80ft Dunkirk Little Ship in ‘desperate need’ of rescue

One of the brave Little Ships that took part in the evacuation of Dunkirk at the start of WWII is now in need of being saved herself...

The 80ft gentleman’s motoryacht Conidaw (now Thomasine) has been lying ashore in the South of France for the past 15 years and is said to be in desperate need of restoration.

She was originally launched in spring 1939 at Scottish builder James A Silver in Rosneath, and is listed in that year’s Lloyd’s Register of Yachts.  However, she was requisitioned by the Royal Navy almost immediately after the outbreak of war in September 1939.

Her role in rescuing trapped allied servicemen from Dunkirk and Calais during May/June 1940 is well documented and her skipper at the time, Reginald Snelgrove, received a DSC for his service aboard.

Colditz escapee and Tory MP Airey Neave even mentioned her in his book The Flames of Calais. She also appears in Lt Col Orde’s The Dunkirk List, published in 1947, which detailed every vessel involved in the Dunkirk evacuation.

In 2008 she was delivered to yacht maintenance and restoration yard Classic Works in La Ciotat, where her then owner had grand plans for restoring her to her former glory.

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Unfortunately, he died before work started and her subsequent owner, who planned to refit her and run her as a charter yacht, didn’t get much beyond the planning stage either.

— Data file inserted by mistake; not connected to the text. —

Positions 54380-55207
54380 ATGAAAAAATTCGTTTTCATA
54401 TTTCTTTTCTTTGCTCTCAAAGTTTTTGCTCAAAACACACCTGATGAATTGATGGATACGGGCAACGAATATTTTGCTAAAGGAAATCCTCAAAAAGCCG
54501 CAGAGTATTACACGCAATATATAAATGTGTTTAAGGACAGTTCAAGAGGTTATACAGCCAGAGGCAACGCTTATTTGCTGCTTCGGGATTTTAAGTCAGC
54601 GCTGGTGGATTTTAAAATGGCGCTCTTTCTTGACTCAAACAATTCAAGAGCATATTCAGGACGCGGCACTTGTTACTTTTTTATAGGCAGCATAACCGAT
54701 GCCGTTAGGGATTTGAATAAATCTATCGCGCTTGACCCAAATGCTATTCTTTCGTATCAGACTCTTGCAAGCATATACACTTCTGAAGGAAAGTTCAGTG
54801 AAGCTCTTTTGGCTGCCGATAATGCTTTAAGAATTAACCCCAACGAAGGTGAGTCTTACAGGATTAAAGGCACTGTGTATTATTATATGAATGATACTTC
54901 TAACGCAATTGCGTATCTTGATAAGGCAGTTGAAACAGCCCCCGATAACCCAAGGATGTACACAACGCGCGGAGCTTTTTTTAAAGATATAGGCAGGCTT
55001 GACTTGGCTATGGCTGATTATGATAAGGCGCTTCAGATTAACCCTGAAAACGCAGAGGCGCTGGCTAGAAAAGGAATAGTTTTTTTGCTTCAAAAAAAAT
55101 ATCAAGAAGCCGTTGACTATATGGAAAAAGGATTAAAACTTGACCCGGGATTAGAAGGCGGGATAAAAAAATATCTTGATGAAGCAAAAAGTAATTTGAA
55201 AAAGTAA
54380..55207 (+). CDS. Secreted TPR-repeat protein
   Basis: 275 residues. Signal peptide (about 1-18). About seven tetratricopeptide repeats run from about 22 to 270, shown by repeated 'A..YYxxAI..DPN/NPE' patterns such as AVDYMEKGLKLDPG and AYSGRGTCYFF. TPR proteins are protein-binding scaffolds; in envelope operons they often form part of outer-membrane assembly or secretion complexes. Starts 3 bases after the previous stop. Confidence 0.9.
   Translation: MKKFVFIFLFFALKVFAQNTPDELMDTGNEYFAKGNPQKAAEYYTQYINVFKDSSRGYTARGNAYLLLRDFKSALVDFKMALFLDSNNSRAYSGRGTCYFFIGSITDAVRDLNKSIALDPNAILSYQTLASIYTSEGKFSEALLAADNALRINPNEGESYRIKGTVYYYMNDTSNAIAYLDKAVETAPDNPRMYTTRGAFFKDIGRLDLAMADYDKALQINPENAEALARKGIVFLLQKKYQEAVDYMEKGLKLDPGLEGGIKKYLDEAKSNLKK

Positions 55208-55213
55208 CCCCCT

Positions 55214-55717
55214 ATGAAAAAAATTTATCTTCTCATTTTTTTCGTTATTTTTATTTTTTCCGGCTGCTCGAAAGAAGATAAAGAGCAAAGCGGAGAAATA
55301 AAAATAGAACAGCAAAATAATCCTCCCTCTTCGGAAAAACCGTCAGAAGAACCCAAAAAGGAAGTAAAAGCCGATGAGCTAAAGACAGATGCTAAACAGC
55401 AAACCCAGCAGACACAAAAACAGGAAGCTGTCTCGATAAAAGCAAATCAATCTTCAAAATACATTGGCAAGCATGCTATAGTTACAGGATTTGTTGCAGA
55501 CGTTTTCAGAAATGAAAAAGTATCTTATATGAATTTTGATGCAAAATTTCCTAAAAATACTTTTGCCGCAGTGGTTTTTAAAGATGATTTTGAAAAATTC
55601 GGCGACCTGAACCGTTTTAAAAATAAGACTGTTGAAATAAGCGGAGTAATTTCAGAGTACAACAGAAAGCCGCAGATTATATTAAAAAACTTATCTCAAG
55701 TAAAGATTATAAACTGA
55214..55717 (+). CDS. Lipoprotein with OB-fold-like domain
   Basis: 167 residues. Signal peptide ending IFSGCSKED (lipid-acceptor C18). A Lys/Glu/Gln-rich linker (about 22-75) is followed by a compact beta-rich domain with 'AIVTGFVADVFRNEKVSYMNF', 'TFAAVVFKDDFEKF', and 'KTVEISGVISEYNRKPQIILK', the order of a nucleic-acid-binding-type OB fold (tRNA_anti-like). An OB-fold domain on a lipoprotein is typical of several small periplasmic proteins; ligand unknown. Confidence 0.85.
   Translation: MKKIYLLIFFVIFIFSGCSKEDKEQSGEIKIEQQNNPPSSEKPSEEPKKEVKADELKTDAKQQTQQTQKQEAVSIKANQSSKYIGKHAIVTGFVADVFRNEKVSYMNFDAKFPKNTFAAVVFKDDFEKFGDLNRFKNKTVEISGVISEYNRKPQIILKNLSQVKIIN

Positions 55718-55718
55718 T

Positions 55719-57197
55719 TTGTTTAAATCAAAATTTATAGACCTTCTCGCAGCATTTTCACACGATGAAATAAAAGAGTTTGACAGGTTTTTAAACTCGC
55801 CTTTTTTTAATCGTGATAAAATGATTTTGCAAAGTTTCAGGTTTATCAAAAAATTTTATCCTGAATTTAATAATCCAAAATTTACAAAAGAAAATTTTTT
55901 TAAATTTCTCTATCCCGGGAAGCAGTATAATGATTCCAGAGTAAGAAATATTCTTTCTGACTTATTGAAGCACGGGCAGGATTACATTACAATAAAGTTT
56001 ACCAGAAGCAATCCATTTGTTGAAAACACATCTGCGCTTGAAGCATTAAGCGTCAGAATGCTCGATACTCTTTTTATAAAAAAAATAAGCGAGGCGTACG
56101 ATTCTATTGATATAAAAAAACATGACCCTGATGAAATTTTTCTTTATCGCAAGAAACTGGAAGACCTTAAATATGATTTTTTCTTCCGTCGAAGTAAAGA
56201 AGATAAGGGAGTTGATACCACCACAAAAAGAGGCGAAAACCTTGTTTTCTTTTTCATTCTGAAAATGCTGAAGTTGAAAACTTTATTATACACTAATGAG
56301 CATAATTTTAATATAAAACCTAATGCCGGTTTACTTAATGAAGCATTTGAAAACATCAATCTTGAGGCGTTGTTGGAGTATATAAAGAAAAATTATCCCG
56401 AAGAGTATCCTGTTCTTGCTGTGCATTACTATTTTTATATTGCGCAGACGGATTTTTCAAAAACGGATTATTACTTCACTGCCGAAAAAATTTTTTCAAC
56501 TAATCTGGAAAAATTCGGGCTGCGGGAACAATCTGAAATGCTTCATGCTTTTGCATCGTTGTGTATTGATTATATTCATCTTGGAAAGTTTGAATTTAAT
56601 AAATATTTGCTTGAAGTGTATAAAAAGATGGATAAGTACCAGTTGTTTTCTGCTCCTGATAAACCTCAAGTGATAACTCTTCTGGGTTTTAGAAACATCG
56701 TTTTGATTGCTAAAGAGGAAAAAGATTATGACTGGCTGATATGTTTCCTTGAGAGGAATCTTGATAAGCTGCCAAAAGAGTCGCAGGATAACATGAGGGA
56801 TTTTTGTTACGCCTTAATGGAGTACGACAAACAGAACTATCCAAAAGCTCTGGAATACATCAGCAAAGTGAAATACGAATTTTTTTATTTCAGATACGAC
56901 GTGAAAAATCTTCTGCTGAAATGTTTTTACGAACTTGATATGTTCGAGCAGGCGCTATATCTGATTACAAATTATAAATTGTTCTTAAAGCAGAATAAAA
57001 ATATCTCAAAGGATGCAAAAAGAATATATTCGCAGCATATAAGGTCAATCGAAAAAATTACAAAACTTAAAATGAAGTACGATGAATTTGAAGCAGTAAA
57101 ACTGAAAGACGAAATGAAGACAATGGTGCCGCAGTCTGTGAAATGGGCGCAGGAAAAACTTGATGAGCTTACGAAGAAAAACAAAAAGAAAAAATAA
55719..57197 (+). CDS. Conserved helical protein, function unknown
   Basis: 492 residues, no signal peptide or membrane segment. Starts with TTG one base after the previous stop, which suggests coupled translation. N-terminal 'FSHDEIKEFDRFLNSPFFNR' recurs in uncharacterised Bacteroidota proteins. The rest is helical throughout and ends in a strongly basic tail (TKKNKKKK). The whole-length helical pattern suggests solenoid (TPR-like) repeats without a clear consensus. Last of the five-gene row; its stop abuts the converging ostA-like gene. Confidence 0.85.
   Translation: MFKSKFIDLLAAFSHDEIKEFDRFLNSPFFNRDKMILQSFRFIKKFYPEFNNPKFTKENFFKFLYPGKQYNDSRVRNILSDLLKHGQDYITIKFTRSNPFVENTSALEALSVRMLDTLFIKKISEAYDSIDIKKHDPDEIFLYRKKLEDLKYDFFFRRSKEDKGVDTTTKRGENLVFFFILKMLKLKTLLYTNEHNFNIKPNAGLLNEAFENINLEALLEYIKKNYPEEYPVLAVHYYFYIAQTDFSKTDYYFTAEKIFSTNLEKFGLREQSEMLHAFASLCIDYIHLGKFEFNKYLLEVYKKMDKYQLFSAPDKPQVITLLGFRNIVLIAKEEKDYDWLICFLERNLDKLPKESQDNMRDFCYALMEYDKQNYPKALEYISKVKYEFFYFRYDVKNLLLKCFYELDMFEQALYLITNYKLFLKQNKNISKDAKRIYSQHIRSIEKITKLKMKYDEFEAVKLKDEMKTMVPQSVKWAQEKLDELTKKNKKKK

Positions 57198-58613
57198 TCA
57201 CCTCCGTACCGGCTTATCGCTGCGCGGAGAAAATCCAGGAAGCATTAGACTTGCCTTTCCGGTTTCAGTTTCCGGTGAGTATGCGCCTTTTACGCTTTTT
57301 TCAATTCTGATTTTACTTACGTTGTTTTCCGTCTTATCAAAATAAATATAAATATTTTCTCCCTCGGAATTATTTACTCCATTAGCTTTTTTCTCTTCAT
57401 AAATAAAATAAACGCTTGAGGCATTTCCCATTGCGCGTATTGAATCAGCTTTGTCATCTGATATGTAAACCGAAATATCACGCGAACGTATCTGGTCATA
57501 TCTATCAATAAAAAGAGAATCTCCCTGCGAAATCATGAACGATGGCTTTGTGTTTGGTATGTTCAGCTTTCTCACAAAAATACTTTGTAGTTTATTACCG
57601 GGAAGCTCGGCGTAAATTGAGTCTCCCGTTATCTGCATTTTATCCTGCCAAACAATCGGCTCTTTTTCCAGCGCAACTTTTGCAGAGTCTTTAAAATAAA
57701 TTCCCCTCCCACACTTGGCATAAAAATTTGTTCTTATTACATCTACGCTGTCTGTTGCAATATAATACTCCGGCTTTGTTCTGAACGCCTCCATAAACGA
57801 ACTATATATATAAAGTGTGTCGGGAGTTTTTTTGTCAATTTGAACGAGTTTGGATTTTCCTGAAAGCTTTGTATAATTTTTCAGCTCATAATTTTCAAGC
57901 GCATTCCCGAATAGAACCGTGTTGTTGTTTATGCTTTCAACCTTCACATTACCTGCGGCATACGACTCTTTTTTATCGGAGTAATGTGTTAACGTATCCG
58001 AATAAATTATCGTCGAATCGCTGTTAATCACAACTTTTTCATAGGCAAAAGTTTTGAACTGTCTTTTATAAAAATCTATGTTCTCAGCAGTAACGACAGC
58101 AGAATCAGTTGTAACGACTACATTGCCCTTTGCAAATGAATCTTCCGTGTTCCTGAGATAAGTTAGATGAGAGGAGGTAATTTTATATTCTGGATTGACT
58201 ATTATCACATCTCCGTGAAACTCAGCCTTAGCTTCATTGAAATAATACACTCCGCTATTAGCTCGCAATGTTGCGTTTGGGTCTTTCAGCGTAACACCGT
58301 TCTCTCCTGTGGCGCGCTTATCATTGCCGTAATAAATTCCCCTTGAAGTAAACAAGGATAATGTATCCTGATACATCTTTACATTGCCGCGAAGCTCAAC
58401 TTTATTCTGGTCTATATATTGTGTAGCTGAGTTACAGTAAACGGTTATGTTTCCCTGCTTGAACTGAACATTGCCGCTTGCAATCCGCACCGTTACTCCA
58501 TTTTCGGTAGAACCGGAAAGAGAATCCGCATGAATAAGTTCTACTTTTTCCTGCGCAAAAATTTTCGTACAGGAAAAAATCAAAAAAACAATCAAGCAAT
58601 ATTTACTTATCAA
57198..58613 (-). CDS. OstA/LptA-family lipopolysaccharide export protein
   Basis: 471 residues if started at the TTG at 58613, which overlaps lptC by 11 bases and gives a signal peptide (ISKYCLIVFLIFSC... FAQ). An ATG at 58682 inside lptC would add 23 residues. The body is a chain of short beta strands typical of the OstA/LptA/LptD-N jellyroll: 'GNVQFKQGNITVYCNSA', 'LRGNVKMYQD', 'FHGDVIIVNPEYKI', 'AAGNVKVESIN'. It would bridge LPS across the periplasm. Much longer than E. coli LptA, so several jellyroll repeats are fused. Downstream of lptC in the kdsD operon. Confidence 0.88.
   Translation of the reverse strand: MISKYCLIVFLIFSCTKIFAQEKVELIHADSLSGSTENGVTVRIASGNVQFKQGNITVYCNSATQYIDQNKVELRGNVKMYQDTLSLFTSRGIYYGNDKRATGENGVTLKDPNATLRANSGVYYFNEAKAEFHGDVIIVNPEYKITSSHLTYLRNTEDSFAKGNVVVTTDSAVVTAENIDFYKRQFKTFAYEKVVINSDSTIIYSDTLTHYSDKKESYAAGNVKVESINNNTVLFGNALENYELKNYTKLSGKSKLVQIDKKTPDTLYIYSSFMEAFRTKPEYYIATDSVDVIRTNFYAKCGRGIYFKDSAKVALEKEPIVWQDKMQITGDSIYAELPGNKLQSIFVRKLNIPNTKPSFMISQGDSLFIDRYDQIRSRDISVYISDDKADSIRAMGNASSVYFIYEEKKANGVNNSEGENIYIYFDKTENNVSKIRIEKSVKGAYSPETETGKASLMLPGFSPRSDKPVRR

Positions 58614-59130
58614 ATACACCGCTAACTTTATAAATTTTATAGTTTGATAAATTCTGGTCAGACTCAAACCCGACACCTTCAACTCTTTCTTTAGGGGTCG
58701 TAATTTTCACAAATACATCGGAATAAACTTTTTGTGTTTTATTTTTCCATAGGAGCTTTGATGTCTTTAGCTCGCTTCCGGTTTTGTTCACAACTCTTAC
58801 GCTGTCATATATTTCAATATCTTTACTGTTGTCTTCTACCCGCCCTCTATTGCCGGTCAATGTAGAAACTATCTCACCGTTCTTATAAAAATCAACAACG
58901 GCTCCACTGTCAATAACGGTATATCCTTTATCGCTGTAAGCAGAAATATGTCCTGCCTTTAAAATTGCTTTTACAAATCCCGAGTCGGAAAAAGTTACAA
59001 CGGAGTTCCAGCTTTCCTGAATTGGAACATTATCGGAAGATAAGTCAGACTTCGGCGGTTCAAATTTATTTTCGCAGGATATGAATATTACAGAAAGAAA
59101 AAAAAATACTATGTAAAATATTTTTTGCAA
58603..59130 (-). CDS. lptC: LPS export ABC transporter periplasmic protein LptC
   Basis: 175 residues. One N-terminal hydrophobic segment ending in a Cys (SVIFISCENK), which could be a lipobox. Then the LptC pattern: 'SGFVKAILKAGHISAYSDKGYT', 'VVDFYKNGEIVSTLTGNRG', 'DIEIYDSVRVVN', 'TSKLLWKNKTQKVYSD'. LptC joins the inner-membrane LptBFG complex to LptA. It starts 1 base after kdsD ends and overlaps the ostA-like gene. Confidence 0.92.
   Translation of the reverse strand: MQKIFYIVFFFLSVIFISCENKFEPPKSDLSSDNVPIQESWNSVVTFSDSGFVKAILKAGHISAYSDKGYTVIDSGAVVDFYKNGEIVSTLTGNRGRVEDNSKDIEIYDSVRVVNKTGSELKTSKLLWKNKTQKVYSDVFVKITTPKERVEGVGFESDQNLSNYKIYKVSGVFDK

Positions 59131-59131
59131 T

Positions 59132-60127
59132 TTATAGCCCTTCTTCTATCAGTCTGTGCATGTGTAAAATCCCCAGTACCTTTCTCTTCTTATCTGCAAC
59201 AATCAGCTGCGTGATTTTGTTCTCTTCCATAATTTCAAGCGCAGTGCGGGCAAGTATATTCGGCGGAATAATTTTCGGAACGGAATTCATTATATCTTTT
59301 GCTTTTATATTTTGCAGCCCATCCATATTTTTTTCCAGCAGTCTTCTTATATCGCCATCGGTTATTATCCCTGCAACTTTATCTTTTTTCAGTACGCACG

In 2020, with no immediate prospect of the refit work being given the go-ahead and the risk that she might have to be scrapped instead, the yard offered to take on the project themselves.

It paid the owner a nominal fee for her title and now hopes to either restore her in-house with the help of sponsors or find a new owner willing to fund a full refit.

Although looking rather neglected in terms of paint and brightwork, Classic Works assures us she is far from beyond repair and could easily be returned to her original condition or discreetly modernised with the latest technology.

Her elegant hull with its distinctive plumb-bow and canoe-stern still look the part, her teak hull planks are mostly good, and she still has plenty of original equipment, including her twin Gardner engines, the engine-driven windlass and twin masts, plus a Vosper single-fin stabiliser that was added in the late 1940s.